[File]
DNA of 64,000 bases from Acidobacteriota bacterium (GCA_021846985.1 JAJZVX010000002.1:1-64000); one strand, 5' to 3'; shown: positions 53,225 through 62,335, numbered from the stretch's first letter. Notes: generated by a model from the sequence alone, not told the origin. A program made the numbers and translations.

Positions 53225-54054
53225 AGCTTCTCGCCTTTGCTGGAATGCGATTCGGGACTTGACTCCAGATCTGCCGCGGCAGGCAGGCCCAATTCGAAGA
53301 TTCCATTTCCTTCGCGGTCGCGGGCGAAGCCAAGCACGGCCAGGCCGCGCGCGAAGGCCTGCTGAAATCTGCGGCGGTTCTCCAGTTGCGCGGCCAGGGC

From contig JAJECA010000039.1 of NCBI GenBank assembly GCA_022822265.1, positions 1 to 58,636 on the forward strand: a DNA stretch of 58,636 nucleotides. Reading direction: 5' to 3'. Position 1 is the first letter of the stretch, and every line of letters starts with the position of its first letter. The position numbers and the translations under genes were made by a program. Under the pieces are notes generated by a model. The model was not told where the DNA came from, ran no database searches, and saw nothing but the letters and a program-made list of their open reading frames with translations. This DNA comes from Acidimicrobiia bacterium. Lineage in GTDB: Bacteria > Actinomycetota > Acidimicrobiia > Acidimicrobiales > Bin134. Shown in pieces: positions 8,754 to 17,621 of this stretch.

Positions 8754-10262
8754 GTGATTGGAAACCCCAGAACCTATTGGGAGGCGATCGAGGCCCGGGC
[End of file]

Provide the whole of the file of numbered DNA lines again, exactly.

DNA of 64,000 bases from Acidobacteriota bacterium (GCA_021846985.1 JAJZVX010000002.1:1-64000); one strand, 5' to 3'; shown: positions 53,225 through 62,335, numbered from the stretch's first letter. Notes: generated by a model from the sequence alone, not told the origin. A program made the numbers and translations.

Positions 53225-54054
53225 AGCTTCTCGCCTTTGCTGGAATGCGATTCGGGACTTGACTCCAGATCTGCCGCGGCAGGCAGGCCCAATTCGAAGA
53301 TTCCATTTCCTTCGCGGTCGCGGGCGAAGCCAAGCACGGCCAGGCCGCGCGCGAAGGCCTGCTGAAATCTGCGGCGGTTCTCCAGTTGCGCGGCCAGGGC

From contig JAJECA010000039.1 of NCBI GenBank assembly GCA_022822265.1, positions 1 to 58,636 on the forward strand: a DNA stretch of 58,636 nucleotides. Reading direction: 5' to 3'. Position 1 is the first letter of the stretch, and every line of letters starts with the position of its first letter. The position numbers and the translations under genes were made by a program. Under the pieces are notes generated by a model. The model was not told where the DNA came from, ran no database searches, and saw nothing but the letters and a program-made list of their open reading frames with translations. This DNA comes from Acidimicrobiia bacterium. Lineage in GTDB: Bacteria > Actinomycetota > Acidimicrobiia > Acidimicrobiales > Bin134. Shown in pieces: positions 8,754 to 17,621 of this stretch.

Positions 8754-10262
8754 GTGATTGGAAACCCCAGAACCTATTGGGAGGCGATCGAGGCCCGGGC